New Years Hopes and Dreams
Since I started my blog, I have done a post at the start of the New Year outlining my hopes and dreams for orthodontics and my blog. Here it is for this year.
Let’s start with orthodontics…
More high-quality research
I imagine that you are not surprised to see me mentioning this. I feel that orthodontic research has improved dramatically over the last 10 years. Investigators have done some great trials into clinically relevant subjects. But there is always room for improvement. We can do this by considering the following;
- Starting research into more clinically relevant areas. For example, the benefits of orthodontic treatment for our patients or can we really make teeth move faster?
- Increase the sample sizes of trials to give us greater confidence in their results
- Writing up trials according to the CONSORT guidelines. This will make the papers easier to read and understand.
Please stop doing cephalometric research
I know that this view may be controversial. However, I do not want to read any more research that only reports cephalometric values. Cephalometrics has changed orthodontics, but the “trade-off” has resulted in orthodontics becoming a 0.5 of a degree speciality. I cannot help feeling that we have picked the bones of cephalometric analysis of research data and continue to present indecipherable tables in the endless search for statistical significance. Yet, we have not discovered much about our treatment. A good way forward is for us to consider using outcomes that are relevant to our patients. Some good work is currently being done on this in the UK, as part of the COMET initiative.
Do we need another systematic review?
Currently, researchers are publishing a lot of systematic reviews. These are of variable quality and value. Again, we need to make some improvement to this valuable method of orthodontic research. We could consider;
- Not repeating systematic reviews that have already been done
- Only including trials in reviews. There is little point in carrying out a review if you are going to include low quality research from retrospective studies.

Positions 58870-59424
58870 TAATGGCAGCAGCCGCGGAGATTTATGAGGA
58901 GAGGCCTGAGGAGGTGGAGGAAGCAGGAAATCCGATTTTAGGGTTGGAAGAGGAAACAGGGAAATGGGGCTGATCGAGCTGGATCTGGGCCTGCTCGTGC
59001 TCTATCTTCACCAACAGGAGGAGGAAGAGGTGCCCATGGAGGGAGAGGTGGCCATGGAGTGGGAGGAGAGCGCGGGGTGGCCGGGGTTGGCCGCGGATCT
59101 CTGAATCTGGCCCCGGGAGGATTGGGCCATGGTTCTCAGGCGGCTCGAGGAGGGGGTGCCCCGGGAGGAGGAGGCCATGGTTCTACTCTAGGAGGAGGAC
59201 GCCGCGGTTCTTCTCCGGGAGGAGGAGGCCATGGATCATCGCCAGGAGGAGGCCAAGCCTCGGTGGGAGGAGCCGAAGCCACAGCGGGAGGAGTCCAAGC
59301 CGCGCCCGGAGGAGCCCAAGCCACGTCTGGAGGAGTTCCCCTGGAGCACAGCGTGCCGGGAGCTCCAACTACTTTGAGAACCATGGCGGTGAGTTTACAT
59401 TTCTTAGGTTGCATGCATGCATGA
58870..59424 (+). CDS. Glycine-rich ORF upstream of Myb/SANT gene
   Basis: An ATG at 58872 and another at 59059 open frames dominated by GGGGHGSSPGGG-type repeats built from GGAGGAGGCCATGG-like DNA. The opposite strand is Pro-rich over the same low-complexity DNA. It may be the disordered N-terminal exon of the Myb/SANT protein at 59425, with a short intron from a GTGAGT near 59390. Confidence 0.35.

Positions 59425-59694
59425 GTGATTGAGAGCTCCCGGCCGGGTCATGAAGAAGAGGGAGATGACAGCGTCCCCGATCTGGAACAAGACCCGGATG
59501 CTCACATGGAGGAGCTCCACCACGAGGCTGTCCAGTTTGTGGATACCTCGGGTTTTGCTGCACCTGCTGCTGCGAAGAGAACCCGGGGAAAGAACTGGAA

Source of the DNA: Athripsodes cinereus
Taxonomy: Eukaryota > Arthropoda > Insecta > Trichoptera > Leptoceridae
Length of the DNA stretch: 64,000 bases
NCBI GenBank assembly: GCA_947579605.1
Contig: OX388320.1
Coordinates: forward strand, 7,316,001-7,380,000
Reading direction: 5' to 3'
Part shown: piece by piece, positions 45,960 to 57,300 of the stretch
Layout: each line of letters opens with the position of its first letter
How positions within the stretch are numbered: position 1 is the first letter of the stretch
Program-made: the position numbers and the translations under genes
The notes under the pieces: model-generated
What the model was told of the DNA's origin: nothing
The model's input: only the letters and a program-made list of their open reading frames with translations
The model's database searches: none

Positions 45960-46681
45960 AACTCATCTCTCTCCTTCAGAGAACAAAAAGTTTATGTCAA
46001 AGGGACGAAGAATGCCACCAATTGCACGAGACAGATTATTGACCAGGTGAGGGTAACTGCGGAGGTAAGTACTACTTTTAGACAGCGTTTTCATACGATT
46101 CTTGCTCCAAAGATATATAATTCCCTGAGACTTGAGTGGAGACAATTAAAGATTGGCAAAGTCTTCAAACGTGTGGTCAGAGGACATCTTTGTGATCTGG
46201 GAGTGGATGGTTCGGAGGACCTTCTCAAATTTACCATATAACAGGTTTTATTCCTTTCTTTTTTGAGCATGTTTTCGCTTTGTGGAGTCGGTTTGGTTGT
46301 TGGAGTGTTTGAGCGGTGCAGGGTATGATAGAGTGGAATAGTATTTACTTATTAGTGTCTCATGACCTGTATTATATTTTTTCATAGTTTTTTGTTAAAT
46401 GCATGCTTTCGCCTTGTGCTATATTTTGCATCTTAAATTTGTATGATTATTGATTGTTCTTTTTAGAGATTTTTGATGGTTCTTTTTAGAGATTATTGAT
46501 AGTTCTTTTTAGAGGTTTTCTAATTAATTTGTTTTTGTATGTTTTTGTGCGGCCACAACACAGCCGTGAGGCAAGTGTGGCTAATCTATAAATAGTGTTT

- Please reduce the number of comparisons in the search for significant findings.
- Journal editors should be more critical of systematic review submissions. I wonder if too many are getting through the review process?
Posts on this issue have been a significant feature of this blog. I also know that I have occasionally gone on about this too much. However, the issue of selling “treatments and techniques” with no evidence that they work is an increasing problem. This brings me to…
Key Opinion Leaders being like salespeople
I cannot help feeling that this is becoming a major problem for orthodontics and our patients. Currently, KOLs are promoting interventions with wild claims that cannot be supported. We need to remember that we are health care professionals with a duty of care to our patients. The highly paid KOLs need to adopt a higher code of ethics than the salesforce of the trade companies. I will continue to highlight this on my blog.
Now to plans for my blog…
Firstly, I would like to thank all those who donated funds so that I could keep the blog running and make improvements. I now have sufficient funds to upgrade the servers, commission a new website and cover my running costs until April of this year. At this point, I will open a plan for further donations to cover the annual operating costs of £2,500 for 2019-20.
- I shall do more posts as I move towards full retirement from the University of Manchester. Hopefully, this will be the middle of the year, and I can spend more time on the blog. This will also stop me hanging about the house resurrecting my computer game career!
- I will commision more guest posts. These were very popular last year. I think that it is a refreshing change for readers from my ramblings every week.
- I will consider including case reports and clinical tips. However, I need to be careful of consent and patient confidentiality.
- I will review the uptake and use of the free app. This is rather expensive and costs just over £1,000, and I am not sure that I can justify the use of donated funds to support the app.
That’s about it for now. I will start regular posting next week when I get back from the long UK Christmas break.
Emeritus Professor of Orthodontics, University of Manchester, UK.